Golf also causes physical problems because it’s both a seasonal and a weekend activity. Most of us only play once the weather warms up and winter-weakened muscles are asked to jump into 18 holes. Plus we perform sedentary deskwork during the week combined with stressful lifestyle factors and poor postures, and then over-do it on the weekends…and wonder why we’re sore on Monday morning.

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Stretching Guidelines

Always keep these six rules in mind when performing any kind of stretch:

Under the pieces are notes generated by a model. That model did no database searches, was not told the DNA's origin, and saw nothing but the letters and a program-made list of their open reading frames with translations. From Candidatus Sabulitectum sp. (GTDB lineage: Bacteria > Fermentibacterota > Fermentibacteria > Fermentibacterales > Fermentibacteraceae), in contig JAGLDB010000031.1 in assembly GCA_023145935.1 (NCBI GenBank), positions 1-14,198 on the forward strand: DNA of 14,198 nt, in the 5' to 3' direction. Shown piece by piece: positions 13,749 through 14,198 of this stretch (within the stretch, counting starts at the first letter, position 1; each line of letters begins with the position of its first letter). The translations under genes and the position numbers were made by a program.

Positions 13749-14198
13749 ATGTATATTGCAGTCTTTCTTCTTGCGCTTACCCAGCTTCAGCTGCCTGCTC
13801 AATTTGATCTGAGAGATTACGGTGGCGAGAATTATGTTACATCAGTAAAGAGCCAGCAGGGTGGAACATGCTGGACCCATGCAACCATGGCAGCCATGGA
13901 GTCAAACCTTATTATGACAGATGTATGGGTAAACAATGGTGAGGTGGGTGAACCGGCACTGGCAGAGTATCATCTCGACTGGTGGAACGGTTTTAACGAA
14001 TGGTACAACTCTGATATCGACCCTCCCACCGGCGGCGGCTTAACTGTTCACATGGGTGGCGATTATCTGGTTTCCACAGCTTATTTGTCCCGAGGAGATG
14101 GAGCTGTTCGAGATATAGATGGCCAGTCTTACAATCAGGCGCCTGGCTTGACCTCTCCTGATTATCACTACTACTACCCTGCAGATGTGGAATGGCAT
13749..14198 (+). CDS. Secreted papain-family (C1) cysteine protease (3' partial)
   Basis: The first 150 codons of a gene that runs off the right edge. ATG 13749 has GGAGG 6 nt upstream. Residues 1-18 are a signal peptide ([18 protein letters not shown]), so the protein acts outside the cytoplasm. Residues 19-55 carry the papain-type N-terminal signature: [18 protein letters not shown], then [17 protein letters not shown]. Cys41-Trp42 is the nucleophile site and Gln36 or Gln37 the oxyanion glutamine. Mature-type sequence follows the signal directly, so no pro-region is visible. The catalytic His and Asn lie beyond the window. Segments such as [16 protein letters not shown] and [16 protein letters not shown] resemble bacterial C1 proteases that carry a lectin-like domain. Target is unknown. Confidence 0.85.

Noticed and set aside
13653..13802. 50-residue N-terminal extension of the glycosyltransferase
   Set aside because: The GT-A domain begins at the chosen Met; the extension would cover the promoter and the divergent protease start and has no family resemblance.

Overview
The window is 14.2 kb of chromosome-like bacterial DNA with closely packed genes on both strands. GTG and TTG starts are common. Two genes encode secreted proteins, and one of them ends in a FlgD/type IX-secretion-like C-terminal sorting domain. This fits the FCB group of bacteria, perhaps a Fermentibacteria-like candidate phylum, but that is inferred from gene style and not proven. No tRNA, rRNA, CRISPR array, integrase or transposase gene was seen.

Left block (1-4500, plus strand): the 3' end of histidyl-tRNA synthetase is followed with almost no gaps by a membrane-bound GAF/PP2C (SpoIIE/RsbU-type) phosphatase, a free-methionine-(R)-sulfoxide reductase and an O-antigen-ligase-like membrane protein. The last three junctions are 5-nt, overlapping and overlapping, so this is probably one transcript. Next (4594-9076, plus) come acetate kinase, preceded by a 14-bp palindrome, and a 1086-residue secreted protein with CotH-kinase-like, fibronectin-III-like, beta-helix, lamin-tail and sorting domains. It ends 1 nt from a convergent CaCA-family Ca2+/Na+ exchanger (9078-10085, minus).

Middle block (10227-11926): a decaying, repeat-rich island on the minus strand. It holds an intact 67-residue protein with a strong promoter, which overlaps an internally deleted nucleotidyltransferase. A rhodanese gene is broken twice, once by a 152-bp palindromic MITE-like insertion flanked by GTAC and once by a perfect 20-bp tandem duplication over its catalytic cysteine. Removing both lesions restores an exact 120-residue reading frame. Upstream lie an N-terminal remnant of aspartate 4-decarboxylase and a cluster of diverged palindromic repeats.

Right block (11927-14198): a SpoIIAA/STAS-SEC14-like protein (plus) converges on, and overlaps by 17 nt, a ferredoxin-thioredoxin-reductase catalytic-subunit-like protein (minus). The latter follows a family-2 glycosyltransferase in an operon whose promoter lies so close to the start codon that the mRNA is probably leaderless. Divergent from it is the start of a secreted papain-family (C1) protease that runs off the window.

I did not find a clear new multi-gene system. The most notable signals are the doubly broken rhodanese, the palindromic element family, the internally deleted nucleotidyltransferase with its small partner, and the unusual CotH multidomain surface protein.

1. Warm-Up. Before you stretch, your muscles should be warm. An efficient warm-up can include marching, walking in place while swinging your arms, taking a warm shower, or mimicking the sport you are about to do. The warm-up increases the muscle temperature, which increases blood flow to the tissue. The muscle fibers can respond more quickly and efficiently to the stretch.